GAZA CITY, Gaza Strip — The Israeli government’s discussions to annex parts of the West Bank and the Jordan Valley in July have prompted mutual threats between Israel and the Palestinians. Most recently, on July 1 and 3, Hamas’ military wing, Izz ad-Din al-Qassam Brigades, fired 24 rockets and 20 large-caliber mortars toward the Gaza sea.
The rocket tests were heard across the Gaza Strip and lasted for several hours. Their ranges varied, extending to over 10 kilometers. This was the first time Hamas fired such a large number of rockets in the framework of testing.
The timing of the rocket test was no coincidence. Rather, it falls on the date that Israel had previously set to start annexing the Jordan Valley and parts of the West Bank. It has yet to do so in light of disagreements within the Israeli government and the objections of King Abdullah II of Jordan, with whom Israel has a peace treaty, and other regional and international leaders.
Prior to these tests, Izz ad-Din al-Qassam Brigades spokesman Abu Ubaida made a televised speech June 25 during which he considered the decision to annex parts of the West Bank and the Jordan Valley a declaration of war and threatened that the Palestinian factions would make Israel bite its fingers with remorse if it implemented this decision.
For his part, Israeli Prime Minister Benjamin Netanyahu threatened on July 2 to deliver a fatal blow to those trying to attack Israel. “The security challenges we face require constant anticipation. We are ready to defend ourselves by sea, air and land, as well as by setting up a barrier against tunnels along the borders of the Gaza Strip. … Anyone that tries to challenge us by carrying out violent acts will suffer a fatal blow,” Netanyahu said in a speech.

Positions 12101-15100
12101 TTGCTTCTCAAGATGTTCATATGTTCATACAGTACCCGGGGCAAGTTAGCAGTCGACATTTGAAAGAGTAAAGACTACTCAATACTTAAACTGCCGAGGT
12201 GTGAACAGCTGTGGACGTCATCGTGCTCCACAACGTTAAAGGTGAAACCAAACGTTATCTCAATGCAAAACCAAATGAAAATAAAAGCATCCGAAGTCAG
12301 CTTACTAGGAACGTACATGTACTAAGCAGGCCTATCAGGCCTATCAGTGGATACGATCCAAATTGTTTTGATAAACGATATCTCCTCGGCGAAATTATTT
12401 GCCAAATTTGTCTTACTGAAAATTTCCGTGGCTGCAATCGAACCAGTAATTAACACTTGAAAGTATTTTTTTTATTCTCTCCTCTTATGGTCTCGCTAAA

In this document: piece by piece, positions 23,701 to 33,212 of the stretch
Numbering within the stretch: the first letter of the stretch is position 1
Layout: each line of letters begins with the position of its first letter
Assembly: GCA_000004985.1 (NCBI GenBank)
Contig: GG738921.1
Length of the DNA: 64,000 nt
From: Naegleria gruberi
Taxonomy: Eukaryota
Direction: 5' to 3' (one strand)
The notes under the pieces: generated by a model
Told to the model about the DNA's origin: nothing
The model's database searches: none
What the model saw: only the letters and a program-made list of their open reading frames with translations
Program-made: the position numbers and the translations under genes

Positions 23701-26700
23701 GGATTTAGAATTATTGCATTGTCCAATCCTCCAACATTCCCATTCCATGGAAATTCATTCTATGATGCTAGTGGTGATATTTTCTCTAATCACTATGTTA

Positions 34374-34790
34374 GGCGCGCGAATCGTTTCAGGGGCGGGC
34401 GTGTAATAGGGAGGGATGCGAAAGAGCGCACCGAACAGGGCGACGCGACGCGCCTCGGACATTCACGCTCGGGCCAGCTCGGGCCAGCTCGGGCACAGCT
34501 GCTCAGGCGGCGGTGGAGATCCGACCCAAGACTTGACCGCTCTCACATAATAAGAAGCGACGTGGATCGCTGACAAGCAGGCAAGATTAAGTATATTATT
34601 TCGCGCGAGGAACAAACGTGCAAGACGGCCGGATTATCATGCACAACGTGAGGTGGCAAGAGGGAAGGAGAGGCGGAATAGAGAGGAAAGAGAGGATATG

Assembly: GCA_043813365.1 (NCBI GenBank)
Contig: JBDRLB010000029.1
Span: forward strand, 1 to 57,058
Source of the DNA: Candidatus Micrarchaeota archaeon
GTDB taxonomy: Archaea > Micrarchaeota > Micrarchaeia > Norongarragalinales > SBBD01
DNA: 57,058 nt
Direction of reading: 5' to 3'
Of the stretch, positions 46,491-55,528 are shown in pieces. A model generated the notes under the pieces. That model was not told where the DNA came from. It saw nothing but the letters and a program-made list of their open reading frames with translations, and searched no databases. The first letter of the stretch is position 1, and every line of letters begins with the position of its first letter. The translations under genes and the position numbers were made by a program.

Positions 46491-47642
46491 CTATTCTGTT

A Hamas military official told Al-Monitor on condition of anonymity that the rocket tests Izz ad-Din al-Qassam Brigades carries out from time to time are aimed at improving military capabilities to counter any Israeli plan to attack the Palestinian people, in light of the difficulty of smuggling weapons from outside the Gaza Strip.
The official refused to comment on Israeli media statements claiming that the recent tests aim to send messages to Israel in case the annexation takes place. “I will not comment on such statements. Our position in the event of implementing the annexation plan is clear, and we announced this in an official speech,” he said.
“We do not seek nor want war, but if Israel imposes it on us, we would not hesitate to fight back in defense of our people,” the official added.
Meanwhile, Abu Ataya, spokesman for al-Nasser Salah al-Deen Brigades, the military wing of the Popular Resistance Committees, told Al-Monitor that the rockets fired toward the sea are messages that the Israeli government needs to be aware of before proceeding to implement the annexation plan, warning that stronger messages could be coming across if Israel does not understand the message behind the recent rocket testing.